PERSPECTIVE: Concept of CSR in Brum Is Here to Stay; While Individuals Regularly Dig Deep for Charity, There Are Still Businesses That Lack the Same Enthusiasm for Giving. Here Derek Inman, Chief Executive of the Birmingham Foundation, Explains Why It's Time for More Corporate Social Responsibility

The Birmingham Post (England), April 3, 2007 | Go to article overview

PERSPECTIVE: Concept of CSR in Brum Is Here to Stay; While Individuals Regularly Dig Deep for Charity, There Are Still Businesses That Lack the Same Enthusiasm for Giving. Here Derek Inman, Chief Executive of the Birmingham Foundation, Explains Why It's Time for More Corporate Social Responsibility


Byline: Derek Inman

What is corporate social responsibility (CSR)?

Once an exotic ambition of corporate do-gooders, today it has become virtually omnipresent and in 2000 Tony Blair even appointed a Cabinet Minister to look after it.

This was the first such appointment in Europe reflecting the seriousness the Government places on the issue. Take a quick look at a number of corporate websites and you cannot miss such phrases as "a desire to put something back and "making a difference to the community". There are a few things it isn't.

It isn't about putting a few bob in the collector's bucket outside the local supermarket or making a donation to every tenth begging letter that arrives on the desk.

It's not even about going to a few charity events, buying a few raffle tickets and thinking that is my/the company's CSR contribution for the year. There are many wide and varied definitions but one of the best summaries is that "Corporate Social Responsibility (CSR) refers to the responsibilities a business faces in relation to the social and environmental impact of their operations." It starts with a company or individual having a desire and being given the opportunity to put something back into the community.

Locally for example, this means Birmingham giving back to Birmingham, the fortunate supporting the less fortunate and the advantaged supporting the disadvantaged. This desire has to be followed by action that ensures the donations are tax-efficient, cost effective.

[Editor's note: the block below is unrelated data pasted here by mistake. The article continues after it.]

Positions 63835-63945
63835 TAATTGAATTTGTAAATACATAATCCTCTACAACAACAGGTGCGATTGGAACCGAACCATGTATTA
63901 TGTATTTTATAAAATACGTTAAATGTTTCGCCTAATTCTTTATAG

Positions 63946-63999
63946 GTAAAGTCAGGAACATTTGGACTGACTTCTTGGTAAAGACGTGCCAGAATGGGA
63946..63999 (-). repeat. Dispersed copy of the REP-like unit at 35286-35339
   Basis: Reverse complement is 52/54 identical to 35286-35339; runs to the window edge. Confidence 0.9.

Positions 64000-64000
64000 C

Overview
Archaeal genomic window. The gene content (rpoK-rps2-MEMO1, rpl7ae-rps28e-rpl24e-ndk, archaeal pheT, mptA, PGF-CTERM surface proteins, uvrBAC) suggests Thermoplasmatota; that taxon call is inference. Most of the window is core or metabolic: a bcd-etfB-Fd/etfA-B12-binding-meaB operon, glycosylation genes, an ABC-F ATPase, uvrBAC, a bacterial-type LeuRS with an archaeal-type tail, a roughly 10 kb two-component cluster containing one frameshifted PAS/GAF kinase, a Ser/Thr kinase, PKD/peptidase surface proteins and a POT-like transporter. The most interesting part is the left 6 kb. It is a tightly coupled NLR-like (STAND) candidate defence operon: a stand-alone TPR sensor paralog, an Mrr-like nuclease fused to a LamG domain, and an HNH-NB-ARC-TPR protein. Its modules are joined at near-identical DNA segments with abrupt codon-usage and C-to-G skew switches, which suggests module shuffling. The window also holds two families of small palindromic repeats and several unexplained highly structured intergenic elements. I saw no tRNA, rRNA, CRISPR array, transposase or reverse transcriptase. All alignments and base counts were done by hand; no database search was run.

Delivering a rewarding way of making a long-term investment in the city's community infrastructure and a sustainable difference to the local area.

Some more forward thinking businesses have always been charitable but in recent years it has become almost a prerequisite, particularly for big organisations.

Hyder Consulting, based in Aston, is this year celebrating its 150th Anniversary and a proud history of civil engineering design which includes Tower Bridge in London, Sydney Harbour Bridge in Australia and the World's tallest building - The Burj in Dubai.

The international engineering firm has regularly helped to organise and sponsor an annual proms concert to raise funds for the Birmingham Foundation charity and believe that this CSR commitment has had a significant impact on their business success in Birmingham.

Many businesses could unquestionably do more to match the increased trend in personal donations.

Comic Relief continues to beat its targets year on year and more than 40 per cent of the population gave to the tsunami appeal.

Just a few years ago Live Aid 2 raised millions of pounds for those suffering in Africa.

There are a number of reasons for this increase. We have a healthy economy and subconsciously know we have more money in our pockets to give.

Some say that charity is the new religion, which explains why there has been such a substantial increase in charitable donations.

As many fall by the wayside in terms of religious beliefs, the need to reach out and help others remains.

This explains why when national tragedy strikes, millions come rushing to help.

The healthy economy means businesses are making more profits and so they should be digging deeper too. …

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PERSPECTIVE: Concept of CSR in Brum Is Here to Stay; While Individuals Regularly Dig Deep for Charity, There Are Still Businesses That Lack the Same Enthusiasm for Giving. Here Derek Inman, Chief Executive of the Birmingham Foundation, Explains Why It's Time for More Corporate Social Responsibility
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